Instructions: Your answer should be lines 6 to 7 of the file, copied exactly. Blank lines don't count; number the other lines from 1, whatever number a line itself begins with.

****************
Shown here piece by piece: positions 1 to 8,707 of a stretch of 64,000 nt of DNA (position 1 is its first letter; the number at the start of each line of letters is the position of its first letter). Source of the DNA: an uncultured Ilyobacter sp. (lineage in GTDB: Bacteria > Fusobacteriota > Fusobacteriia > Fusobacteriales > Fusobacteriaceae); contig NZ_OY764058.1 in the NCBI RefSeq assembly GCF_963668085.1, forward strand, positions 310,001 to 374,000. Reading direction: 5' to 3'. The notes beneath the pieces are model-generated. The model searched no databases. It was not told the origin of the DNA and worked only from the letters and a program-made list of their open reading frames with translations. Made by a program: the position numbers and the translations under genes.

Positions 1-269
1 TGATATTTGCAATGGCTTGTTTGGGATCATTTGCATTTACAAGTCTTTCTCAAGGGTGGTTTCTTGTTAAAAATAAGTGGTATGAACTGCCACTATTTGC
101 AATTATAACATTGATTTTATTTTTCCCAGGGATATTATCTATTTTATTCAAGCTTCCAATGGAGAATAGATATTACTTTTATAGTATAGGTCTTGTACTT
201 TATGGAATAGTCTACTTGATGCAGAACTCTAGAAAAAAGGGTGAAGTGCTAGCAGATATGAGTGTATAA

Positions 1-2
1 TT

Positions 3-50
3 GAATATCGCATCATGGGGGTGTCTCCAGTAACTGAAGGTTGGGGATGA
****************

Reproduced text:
Positions 1-2
1 TT